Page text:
“We would have been negligent if we hadn’t worked on it,” Ravens coach John Harbaugh said Wednesday. “It’s something we needed to get a lot better at. We’ve studied it the whole offseason. We’ll have a plan for it and hope it works. These guys are probably the best in the league at doing it right now. They do it more than anybody, they do it better than anybody. It’s something they’re committed to. I have all the respect in the world for what they’re doing defensively.”
Last November, though, the Ravens were caught “off guard,” according to Jackson, by Miami’s aggressive approach. The Dolphins sent at least five rushers on more than half of Jackson’s dropbacks, according to TruMedia. Miami safeties Jevon Holland and Brandon Jones combined to blitz 38 times. Overall, the Dolphins blitzed a defensive back on 24 of Jackson’s 48 dropbacks, the most defensive back blitzes for any team since Next Gen Stats started tracking such things in 2016.
“We hadn’t really gone over defenses doing all-up Zero against us, like, just all-up, flat-out Zero,” Jackson said Wednesday. “But I feel like we’ll have an answer for it this year. We watched a lot of film on those guys, because we don’t want it to happen again.”
“Other teams did (Cover) Zero, but it was just the way they did it that kind of affected us,” Jackson said.
As NFL Hall of Fame quarterback Kurt Warner put it during a film review in his “QBConfidential” series, “Not being able to handle Blitz Zero cost (the Ravens) this game.” It certainly led to an avalanche of criticism for offensive coordinator Greg Roman, whose game plan will be scrutinized Sunday probably even more than usual.
Dolphins passing game vs. Ravens pass defense
There aren’t many players more divisive than Miami quarterback Tua Tagovailoa, who played efficiently (23 of 33, 270 yards, 1 touchdown) in the Dolphins’ 20-7 opening win over the New England Patriots. New coach Mike McDaniel seems determined to play to Tagovailoa’s strengths, asking him to connect with wide receivers Tyreek Hill and Jaylen Waddle on timing routes that can turn into bigger plays. He was 10th in air yards per attempt in Week 1 after ranking 29th last season.
Hill, the former Kansas City Chiefs star who caught eight passes on 12 targets in his Miami debut after the Dolphins traded for him in the offseason, remains one of the most dynamic playmakers in football. Waddle caught 104 passes on 140 targets as a rookie in 2021, and though he averaged just 9.8 yards per catch, he punished the Patriots with a 42-yard touchdown in Week 1. Tagovailoa also likes to target Chase Edmonds out of the backfield. Miami could be without starting right tackle Austin Jackson (ankle), and left tackle Terron Armstead (toe) also missed practice Wednesday.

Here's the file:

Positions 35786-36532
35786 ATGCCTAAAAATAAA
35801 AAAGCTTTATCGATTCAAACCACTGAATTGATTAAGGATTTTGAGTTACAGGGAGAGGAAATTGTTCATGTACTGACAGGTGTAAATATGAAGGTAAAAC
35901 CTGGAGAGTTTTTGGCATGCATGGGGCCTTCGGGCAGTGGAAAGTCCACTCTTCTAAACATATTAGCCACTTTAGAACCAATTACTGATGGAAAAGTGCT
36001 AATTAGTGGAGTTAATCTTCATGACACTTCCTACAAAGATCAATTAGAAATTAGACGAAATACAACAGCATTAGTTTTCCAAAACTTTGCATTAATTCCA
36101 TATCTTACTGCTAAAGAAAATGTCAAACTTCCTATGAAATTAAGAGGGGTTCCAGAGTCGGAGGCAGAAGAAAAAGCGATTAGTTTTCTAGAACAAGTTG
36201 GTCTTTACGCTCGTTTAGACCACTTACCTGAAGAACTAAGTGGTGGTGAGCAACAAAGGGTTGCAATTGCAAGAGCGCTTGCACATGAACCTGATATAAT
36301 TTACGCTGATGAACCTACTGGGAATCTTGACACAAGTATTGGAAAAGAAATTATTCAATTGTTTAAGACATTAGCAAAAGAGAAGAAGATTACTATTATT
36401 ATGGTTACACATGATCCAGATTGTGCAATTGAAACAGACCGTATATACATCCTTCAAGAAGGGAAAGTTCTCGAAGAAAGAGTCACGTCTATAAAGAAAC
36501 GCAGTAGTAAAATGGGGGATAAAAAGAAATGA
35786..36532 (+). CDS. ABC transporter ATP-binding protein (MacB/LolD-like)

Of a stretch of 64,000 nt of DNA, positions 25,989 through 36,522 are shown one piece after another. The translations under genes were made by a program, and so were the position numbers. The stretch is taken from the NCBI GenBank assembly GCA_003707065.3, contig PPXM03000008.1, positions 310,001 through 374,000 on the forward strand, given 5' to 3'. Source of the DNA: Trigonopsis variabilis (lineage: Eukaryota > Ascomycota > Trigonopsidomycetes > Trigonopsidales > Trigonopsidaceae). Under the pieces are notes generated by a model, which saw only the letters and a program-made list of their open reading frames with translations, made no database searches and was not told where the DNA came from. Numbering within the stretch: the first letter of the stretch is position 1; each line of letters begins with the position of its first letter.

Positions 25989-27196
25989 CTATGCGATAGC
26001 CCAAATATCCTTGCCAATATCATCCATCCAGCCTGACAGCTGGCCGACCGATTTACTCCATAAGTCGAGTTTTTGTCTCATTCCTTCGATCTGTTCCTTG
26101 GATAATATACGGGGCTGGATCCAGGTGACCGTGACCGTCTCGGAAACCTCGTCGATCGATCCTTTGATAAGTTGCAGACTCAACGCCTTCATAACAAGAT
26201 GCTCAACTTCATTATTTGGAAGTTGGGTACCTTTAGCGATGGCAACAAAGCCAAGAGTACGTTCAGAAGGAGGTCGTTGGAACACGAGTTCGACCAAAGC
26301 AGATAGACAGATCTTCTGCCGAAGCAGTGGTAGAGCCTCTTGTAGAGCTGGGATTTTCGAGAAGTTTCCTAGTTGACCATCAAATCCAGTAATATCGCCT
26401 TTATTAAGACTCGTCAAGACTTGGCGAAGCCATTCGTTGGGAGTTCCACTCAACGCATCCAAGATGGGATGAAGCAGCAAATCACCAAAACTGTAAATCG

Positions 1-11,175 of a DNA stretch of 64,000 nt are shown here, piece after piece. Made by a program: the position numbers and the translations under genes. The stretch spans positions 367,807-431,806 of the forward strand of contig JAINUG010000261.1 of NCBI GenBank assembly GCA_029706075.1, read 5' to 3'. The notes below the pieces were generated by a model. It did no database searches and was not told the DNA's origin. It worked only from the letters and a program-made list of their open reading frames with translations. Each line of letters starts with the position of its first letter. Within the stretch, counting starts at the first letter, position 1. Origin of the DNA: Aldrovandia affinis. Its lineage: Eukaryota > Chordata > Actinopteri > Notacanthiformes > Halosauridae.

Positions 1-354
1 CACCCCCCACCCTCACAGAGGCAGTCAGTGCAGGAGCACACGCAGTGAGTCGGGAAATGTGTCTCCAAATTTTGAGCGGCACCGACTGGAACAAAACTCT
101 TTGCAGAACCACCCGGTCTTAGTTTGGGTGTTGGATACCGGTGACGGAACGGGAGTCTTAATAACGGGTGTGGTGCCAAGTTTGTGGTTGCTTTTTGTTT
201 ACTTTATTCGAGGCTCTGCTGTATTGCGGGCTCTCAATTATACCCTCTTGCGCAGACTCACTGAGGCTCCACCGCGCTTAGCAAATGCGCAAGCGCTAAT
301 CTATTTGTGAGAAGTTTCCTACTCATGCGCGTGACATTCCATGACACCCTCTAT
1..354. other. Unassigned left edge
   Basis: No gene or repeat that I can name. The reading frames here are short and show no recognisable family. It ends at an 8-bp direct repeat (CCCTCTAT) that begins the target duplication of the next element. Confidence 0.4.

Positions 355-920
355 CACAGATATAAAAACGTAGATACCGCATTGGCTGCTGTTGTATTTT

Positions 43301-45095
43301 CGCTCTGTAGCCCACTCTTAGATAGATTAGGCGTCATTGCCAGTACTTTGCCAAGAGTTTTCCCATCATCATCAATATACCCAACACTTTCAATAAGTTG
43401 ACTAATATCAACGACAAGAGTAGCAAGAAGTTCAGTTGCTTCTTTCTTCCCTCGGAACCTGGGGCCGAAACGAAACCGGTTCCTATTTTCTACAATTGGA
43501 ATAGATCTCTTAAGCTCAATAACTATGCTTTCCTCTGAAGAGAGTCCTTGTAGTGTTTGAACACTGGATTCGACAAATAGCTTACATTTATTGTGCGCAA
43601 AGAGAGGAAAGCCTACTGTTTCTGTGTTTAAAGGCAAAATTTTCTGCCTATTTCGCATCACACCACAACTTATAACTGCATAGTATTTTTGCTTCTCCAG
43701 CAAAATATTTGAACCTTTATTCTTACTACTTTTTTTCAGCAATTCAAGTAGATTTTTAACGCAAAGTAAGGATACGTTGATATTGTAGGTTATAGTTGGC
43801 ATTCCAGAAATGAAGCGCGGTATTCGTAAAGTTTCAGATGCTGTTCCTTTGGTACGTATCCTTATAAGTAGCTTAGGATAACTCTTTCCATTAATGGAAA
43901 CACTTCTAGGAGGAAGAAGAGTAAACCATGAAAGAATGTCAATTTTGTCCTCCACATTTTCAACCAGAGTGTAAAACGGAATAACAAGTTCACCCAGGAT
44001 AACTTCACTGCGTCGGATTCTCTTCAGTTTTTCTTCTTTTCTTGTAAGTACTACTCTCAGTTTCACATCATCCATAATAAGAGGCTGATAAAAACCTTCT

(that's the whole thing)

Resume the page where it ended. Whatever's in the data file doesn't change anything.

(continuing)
The team’s secondary depth took a hit when veteran cornerback Kyle Fuller tore his ACL late in the game, but the Ravens could fill that hole and then some if former All-Pro Marcus Peters (knee) returns against Miami. Second-year cornerback Brandon Stephens will also be asked to do more. Regardless of who plays, the Ravens’ defensive backs and linebacker Patrick Queen, who played every down against the Jets, will have their hands full with Hill and Waddle.
Patrick Queen’s Year 3 Starts Impressively - Clifton Brown
Now in his third season, everything seems to be coming together. Queen’s upward trend started last year after he moved from SAM to WILL linebacker playing next to veteran linebacker Josh Bynes. Queen started playing with more freedom and he took that up a notch in Week 1, diagnosing plays quickly and taking ballcarriers to the ground with solid tackling.
“He is very accurate, and he can run the ball, too,” Queen said. “Dealing with a dual-threat quarterback, everybody has got to be on their keys, everybody has got to be doing their responsibilities. People in the media try to say he’s not a good quarterback – this and that. Obviously, if you start for an NFL team, you’re a good quarterback. So, we’re just going in being prepared, trying to take away those reads.”
Week 2 NFL Picks Against the Spread - Sheil Kapadia
Miami Dolphins at Baltimore Ravens (-3.5)
This feels like a game where we’re going to learn a lot about how different this Ravens offense is compared to last year’s version. In 2021, Lamar Jackson’s biggest issues came against the blitz and against man coverage—two areas in which the Dolphins specialize, and the Ravens got hammered by the Dolphins, 22-10, in Week 10 last year. In the 54 games that the Ravens have had Jackson as their starter, that 2021 offensive performance against Miami ranked 53rd in EPA per drive.
Of course, the Ravens defense held the Jets without a touchdown for 59 minutes last week. It’d be no surprise to see them give Tua Tagovailoa and the Dolphins offense plenty of problems. In what feels like it could potentially be a low-scoring, ugly game, I’m taking the points.
The pick: Dolphins (+3.5)
This is the game I’m most excited for on Sunday because I want to see where these teams go next. Both had similar openers, featuring lackluster running games, just enough big plays offensively and suffocating defenses. In terms of pass protection, Dolphins coach Mike McDaniel has sprinkled his Shanahan dust on the offensive line, but it was a bad sign that Miami couldn’t run against a Patriots team mostly playing five defensive backs.
How Lamar Jackson and the Ravens’ staff handle the Dolphins’ blitzes will be a great litmus test after these teams’ Week 10 meeting last season, when Miami exposed a hole in the Ravens’ passing game that wasn’t (presumably) plugged until the offseason. Baltimore tried more runs under center last week, without great success, but I’ll take Lamar over Tua Tagovailoa if both offenses are in one-dimensional, figuring-it-out mode.